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Size:  511.7 KB can anyone help me stub 5dii) this is the answer Attachment 532253532255 one of the answer is that one of the carbon is attached to two different group but H is not one of them. How can this work though because the question under it says you need to have a H attached to the c in order to form e/z isomerism. '(In order to have cis or trans isomers) each C atom of the CC double bond must have two different substituent groups and one of those groups must be hydrogen.' Can anyone explain this? Thanks.
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    It's asking you to draw the structural formula of hex-2-ene.
    Since isomers have the same molecular formula but different structural formula, it's asking you to draw the possible isomers of hex-2-ene. Hope that helps
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    E-Z requires each carbon with the double bond must be attached to two different things.

    W.........X
    ...\......./
    ...C=C
    .../.......\
    Y.........Z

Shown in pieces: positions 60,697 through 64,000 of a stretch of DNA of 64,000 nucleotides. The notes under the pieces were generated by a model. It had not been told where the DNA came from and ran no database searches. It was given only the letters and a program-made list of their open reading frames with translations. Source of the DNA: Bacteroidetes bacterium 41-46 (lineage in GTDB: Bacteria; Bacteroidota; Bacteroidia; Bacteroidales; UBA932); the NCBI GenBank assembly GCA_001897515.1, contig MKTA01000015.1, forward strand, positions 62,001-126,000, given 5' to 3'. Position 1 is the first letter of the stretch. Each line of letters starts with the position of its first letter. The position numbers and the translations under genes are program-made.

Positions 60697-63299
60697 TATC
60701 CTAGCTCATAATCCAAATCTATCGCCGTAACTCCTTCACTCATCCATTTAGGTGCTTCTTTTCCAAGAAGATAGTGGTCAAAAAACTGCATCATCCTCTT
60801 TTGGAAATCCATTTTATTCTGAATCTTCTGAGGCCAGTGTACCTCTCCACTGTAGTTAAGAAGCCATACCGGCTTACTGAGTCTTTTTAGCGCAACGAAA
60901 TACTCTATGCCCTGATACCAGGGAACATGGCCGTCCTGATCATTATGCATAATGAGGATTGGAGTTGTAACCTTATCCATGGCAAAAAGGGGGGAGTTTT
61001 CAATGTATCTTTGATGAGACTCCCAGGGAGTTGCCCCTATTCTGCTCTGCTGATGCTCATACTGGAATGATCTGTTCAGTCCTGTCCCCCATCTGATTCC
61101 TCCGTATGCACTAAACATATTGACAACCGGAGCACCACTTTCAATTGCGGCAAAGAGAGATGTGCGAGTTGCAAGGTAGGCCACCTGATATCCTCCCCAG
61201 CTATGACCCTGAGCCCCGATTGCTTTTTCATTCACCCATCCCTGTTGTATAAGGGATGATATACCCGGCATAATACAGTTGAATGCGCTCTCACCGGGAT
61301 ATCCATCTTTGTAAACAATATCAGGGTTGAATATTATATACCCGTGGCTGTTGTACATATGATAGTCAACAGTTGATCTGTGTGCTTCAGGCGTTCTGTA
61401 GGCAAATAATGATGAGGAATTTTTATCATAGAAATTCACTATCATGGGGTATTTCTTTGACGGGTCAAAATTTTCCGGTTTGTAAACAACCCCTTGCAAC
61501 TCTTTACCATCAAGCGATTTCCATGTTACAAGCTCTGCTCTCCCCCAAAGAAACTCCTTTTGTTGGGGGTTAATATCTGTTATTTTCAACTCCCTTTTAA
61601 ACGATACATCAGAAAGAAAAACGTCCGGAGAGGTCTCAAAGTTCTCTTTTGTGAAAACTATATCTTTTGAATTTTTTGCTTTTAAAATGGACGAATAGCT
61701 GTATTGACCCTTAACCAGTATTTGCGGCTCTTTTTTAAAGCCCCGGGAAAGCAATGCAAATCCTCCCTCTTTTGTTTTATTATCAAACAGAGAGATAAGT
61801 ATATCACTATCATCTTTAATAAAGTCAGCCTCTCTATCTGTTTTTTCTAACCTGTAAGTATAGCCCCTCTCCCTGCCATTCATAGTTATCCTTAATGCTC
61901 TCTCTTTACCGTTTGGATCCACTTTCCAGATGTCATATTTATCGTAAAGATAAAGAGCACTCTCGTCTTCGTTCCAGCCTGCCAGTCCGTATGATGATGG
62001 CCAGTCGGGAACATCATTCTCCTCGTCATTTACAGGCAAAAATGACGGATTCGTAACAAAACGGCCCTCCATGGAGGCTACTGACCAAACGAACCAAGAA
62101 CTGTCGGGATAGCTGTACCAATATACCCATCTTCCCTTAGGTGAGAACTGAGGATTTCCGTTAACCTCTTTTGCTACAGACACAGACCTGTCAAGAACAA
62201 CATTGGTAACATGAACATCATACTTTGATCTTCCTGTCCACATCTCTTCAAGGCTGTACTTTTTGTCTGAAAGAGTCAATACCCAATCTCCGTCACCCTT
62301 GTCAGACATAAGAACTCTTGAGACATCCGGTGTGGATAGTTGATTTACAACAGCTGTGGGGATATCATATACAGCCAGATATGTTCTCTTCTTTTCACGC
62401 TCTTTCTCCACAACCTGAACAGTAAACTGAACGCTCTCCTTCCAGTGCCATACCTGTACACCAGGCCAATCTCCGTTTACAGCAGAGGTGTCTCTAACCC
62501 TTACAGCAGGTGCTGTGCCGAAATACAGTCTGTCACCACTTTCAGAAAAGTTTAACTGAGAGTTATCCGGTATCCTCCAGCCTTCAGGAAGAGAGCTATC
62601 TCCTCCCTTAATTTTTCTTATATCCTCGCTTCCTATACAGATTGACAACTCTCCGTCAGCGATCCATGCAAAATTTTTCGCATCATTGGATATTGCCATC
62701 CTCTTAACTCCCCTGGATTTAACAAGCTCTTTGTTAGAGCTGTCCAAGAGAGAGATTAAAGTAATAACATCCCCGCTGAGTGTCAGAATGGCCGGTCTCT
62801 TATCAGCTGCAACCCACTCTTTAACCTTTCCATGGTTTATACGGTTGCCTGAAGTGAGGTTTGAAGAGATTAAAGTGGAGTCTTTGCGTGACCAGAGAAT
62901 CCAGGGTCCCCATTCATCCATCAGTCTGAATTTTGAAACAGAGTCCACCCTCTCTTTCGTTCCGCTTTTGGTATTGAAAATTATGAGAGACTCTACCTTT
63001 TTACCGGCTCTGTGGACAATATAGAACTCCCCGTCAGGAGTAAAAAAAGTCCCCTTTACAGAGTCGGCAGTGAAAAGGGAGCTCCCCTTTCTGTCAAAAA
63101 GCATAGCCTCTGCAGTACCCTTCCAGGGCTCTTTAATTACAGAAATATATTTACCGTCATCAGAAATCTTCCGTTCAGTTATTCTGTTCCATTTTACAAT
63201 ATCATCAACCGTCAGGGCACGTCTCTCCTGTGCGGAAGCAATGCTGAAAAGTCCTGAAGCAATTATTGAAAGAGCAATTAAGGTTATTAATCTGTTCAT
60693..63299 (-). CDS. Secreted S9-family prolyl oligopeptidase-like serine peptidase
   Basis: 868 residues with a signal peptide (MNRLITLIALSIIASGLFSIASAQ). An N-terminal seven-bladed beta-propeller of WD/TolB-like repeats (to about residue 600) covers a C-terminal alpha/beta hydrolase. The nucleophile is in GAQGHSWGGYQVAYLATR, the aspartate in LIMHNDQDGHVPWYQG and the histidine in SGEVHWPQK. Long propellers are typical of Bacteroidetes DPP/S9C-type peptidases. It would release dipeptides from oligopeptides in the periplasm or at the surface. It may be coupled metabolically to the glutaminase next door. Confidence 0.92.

W is not the same a Y and X is not the same as Z

    For cis-trans, W = X or Z OR Y = X or Z.
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    (Original post by Pigster)
    E-Z requires each carbon with the double bond must be attached to two different things.

    W.........X
    ...\......./
    ...C=C
    .../.......\
    Y.........Z

    W is not the same a Y and X is not the same as Z

    For cis-trans, W = X or Z OR Y = X or Z.
    Hi, thanks for helping I am not just not sure whether one of the two different groups has to be hydrogen as that's what is needed for cis-trans isomerism. So if I have CH3 and CH2 one one side, this wouldn't count as e/z isomerism because one of them has to be hydrogen right?
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    (Original post by coconut64)
    Hi, thanks for helping I am not just not sure whether one of the two different groups has to be hydrogen as that's what is needed for cis-trans isomerism. So if I have CH3 and CH2 one one side, this wouldn't count as e/z isomerism because one of them has to be hydrogen right?
    That looks like the old (F322) OCR A cis-trans definition, which seemed to imply that there had to be a H at both ends of the double bond.

    Rest assured, there just has to be a group the same at both ends. If that group happens to be a H, then so be it.
 
 
 
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